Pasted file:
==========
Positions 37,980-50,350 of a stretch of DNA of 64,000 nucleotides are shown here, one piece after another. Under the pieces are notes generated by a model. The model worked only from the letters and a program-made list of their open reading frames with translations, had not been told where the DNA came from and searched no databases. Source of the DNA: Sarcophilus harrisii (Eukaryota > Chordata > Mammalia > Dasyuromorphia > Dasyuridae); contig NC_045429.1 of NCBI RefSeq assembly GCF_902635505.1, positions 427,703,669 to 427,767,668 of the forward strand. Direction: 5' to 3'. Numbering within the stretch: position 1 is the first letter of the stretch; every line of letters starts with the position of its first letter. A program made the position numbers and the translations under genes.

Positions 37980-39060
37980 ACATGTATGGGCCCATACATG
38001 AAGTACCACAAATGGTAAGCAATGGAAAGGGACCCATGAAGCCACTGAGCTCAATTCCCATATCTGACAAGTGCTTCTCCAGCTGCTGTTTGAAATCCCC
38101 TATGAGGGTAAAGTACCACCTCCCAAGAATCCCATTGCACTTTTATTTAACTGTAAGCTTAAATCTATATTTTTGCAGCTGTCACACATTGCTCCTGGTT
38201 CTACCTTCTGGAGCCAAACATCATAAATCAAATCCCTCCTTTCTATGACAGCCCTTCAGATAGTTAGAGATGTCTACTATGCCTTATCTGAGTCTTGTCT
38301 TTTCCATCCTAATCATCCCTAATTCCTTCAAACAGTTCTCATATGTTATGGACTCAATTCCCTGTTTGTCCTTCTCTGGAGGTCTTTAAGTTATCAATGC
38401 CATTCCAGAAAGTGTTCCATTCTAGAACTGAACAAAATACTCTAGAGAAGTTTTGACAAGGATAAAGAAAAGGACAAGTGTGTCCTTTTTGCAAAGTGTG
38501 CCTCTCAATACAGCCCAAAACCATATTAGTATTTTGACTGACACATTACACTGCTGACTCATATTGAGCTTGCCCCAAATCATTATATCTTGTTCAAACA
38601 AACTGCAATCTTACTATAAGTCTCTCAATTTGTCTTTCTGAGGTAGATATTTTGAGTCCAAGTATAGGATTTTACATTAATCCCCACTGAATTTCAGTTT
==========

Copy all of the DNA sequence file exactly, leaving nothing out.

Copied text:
Positions 37,980-50,350 of a stretch of DNA of 64,000 nucleotides are shown here, one piece after another. Under the pieces are notes generated by a model. The model worked only from the letters and a program-made list of their open reading frames with translations, had not been told where the DNA came from and searched no databases. Source of the DNA: Sarcophilus harrisii (Eukaryota > Chordata > Mammalia > Dasyuromorphia > Dasyuridae); contig NC_045429.1 of NCBI RefSeq assembly GCF_902635505.1, positions 427,703,669 to 427,767,668 of the forward strand. Direction: 5' to 3'. Numbering within the stretch: position 1 is the first letter of the stretch; every line of letters starts with the position of its first letter. A program made the position numbers and the translations under genes.

Positions 37980-39060
37980 ACATGTATGGGCCCATACATG
38001 AAGTACCACAAATGGTAAGCAATGGAAAGGGACCCATGAAGCCACTGAGCTCAATTCCCATATCTGACAAGTGCTTCTCCAGCTGCTGTTTGAAATCCCC
38101 TATGAGGGTAAAGTACCACCTCCCAAGAATCCCATTGCACTTTTATTTAACTGTAAGCTTAAATCTATATTTTTGCAGCTGTCACACATTGCTCCTGGTT
38201 CTACCTTCTGGAGCCAAACATCATAAATCAAATCCCTCCTTTCTATGACAGCCCTTCAGATAGTTAGAGATGTCTACTATGCCTTATCTGAGTCTTGTCT
38301 TTTCCATCCTAATCATCCCTAATTCCTTCAAACAGTTCTCATATGTTATGGACTCAATTCCCTGTTTGTCCTTCTCTGGAGGTCTTTAAGTTATCAATGC
38401 CATTCCAGAAAGTGTTCCATTCTAGAACTGAACAAAATACTCTAGAGAAGTTTTGACAAGGATAAAGAAAAGGACAAGTGTGTCCTTTTTGCAAAGTGTG
38501 CCTCTCAATACAGCCCAAAACCATATTAGTATTTTGACTGACACATTACACTGCTGACTCATATTGAGCTTGCCCCAAATCATTATATCTTGTTCAAACA
38601 AACTGCAATCTTACTATAAGTCTCTCAATTTGTCTTTCTGAGGTAGATATTTTGAGTCCAAGTATAGGATTTTACATTAATCCCCACTGAATTTCAGTTT